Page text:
Study: Physicians Worried About ACA
A new survey of physicians shows they are extremely concerned about the effects of the Affordable Care Act (ACA) on their practices.
More than half of the 20,000 physicians surveyed for the 2012 Physician Compensation Report published by Medscape News said they believe new Affordable Care Organizations will reduce their incomes.
According to a review of the report by the National Center for Policy Analysis, nearly half of the physicians believe that new quality measures and treatment guidelines will have a negative impact on patient care. Only 25% believe patient care will improve under the new guidelines.
The changes resulting from the ACA are taking their toll on physicians, whose job satisfaction is collectively plummeting.. The report notes:
Physician frustration is growing. The 2012 survey showed far more dissatisfaction among doctors across all specialties. In 2012, just over one half of all physicians (54%) would choose medicine again as a career, far less than in the prior year (69%).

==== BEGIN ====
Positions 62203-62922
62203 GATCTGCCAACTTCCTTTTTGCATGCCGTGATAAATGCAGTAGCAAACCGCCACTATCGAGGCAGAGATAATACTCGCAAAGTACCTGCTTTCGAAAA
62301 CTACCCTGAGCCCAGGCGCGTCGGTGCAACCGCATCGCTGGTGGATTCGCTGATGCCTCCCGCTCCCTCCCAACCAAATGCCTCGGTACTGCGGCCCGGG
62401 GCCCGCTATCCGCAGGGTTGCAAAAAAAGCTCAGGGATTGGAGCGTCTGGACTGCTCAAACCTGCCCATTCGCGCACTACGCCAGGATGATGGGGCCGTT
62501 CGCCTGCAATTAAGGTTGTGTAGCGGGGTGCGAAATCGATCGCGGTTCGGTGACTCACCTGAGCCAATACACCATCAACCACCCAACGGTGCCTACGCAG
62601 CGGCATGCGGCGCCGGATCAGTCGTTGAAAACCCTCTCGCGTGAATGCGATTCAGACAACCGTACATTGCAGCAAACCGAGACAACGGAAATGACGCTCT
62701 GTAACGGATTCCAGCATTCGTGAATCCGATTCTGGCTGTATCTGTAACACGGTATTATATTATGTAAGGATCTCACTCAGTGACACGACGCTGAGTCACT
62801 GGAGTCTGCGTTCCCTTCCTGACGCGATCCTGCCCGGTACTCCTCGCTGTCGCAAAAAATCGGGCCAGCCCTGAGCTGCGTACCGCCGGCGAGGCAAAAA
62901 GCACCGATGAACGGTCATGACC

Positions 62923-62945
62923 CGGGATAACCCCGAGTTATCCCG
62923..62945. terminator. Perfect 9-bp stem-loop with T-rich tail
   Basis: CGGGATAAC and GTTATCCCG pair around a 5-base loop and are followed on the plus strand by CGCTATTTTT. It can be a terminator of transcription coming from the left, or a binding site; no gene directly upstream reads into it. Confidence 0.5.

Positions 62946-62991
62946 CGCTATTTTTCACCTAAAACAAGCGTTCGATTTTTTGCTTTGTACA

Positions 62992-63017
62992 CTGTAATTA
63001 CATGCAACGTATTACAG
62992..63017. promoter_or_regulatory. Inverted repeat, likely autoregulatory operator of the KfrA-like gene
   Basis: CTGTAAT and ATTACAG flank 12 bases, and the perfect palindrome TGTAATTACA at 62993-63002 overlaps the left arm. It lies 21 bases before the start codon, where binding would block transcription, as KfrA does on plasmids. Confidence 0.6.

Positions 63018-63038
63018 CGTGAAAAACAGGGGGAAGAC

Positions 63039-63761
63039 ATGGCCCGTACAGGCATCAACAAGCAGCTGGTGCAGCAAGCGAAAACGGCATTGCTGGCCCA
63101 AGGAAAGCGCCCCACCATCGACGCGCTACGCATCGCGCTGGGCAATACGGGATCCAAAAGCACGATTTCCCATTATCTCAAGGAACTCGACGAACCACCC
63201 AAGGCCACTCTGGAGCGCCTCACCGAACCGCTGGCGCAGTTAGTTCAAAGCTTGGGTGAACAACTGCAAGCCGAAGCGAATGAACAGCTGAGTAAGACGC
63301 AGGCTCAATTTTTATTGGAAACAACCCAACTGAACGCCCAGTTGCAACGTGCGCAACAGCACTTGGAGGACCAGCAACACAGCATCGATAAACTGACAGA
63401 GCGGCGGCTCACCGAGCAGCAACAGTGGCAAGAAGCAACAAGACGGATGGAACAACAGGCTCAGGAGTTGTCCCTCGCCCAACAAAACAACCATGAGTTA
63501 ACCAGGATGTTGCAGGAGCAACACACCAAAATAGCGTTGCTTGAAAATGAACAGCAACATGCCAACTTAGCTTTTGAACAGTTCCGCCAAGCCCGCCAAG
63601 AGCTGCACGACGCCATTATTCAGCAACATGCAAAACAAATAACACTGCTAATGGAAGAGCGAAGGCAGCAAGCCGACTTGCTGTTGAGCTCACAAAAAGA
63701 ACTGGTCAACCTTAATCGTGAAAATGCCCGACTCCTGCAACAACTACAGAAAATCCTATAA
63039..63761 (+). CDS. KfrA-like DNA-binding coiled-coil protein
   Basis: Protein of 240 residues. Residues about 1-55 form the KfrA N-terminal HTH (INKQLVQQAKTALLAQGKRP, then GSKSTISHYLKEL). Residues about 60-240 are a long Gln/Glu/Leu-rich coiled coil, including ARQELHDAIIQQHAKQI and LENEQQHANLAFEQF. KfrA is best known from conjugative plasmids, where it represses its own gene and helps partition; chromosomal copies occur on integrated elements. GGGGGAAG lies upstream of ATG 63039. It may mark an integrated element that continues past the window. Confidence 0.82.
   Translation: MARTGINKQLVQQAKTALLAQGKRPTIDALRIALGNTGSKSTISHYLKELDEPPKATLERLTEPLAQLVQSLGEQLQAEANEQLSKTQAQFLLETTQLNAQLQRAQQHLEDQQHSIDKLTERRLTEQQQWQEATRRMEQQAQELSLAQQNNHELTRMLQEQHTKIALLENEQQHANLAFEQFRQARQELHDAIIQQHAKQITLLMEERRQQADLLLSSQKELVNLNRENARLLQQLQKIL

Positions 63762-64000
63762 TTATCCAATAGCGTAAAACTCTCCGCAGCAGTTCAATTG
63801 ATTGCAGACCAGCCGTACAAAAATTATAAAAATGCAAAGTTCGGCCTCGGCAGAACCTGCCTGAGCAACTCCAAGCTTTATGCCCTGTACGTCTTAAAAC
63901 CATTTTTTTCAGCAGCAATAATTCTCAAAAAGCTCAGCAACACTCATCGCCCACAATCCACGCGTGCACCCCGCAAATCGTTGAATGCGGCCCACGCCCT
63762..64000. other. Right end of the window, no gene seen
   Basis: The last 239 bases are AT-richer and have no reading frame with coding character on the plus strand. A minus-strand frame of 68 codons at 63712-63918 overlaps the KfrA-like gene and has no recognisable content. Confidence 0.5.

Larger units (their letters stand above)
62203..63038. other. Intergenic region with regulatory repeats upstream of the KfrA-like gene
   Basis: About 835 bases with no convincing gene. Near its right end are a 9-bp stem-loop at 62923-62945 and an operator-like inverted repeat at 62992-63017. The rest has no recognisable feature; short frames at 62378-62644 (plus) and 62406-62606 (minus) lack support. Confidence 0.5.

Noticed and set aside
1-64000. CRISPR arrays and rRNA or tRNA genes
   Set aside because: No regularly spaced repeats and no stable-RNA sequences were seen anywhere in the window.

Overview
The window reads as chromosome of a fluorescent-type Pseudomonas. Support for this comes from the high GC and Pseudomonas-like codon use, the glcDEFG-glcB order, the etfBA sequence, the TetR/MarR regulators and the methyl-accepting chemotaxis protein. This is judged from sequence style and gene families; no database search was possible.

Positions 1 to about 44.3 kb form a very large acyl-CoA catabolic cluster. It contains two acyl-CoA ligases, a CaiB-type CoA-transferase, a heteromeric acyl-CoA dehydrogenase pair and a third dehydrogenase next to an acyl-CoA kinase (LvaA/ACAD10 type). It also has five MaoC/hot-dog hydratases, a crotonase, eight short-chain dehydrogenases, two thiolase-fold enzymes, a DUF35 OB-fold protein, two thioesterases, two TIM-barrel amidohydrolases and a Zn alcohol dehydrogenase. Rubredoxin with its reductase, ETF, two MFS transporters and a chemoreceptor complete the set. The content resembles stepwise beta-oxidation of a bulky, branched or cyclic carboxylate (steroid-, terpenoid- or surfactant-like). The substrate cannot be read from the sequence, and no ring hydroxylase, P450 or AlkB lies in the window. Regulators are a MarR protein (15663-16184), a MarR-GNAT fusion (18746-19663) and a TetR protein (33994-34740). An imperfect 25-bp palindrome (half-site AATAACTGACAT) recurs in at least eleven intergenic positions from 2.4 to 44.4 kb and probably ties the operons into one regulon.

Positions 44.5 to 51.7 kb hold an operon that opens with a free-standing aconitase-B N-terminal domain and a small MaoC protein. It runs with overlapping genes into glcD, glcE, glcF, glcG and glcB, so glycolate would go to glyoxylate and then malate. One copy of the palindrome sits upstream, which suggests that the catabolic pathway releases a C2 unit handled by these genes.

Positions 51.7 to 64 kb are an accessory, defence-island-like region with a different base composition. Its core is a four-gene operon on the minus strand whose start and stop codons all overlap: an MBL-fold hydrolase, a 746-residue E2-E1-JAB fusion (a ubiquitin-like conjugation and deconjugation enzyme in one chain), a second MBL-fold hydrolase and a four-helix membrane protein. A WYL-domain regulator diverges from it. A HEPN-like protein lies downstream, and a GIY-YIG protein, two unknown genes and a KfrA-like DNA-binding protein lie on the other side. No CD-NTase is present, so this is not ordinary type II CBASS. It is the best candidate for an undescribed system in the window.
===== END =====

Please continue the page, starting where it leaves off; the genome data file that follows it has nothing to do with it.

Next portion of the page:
At Forbes, career reporter Susan Adams reviewed the Medscape report and suggested that "many doctors worry that their reimbursements will come down under [Affordable Care Organizations], since they will no longer directly receive fees for services." Adams concluded, "many medical professionals are nervous that their jobs will be deemed unnecessary."
In speculating about why physicians are so much less happy with their work now than just last year, both the report and Adams at Forbes suggest "declining incomes, excessive paperwork, and vast uncertainty about changes dictated by the Affordable Care Act."
Source: "Physician Compensation Report 2012," Medscape News.
Source: "Why Do So Many Doctors Regret Their Job Choice?," Forbes, April 27, 2012.
Source: "What Physicians Think about Health Reform," National Center for Policy Analysis, May 9, 2012.
Image courtesy of Yuya Tamai used under its Creative Commons license.
Steve O'Keefe is a freelance writer, author and book editor.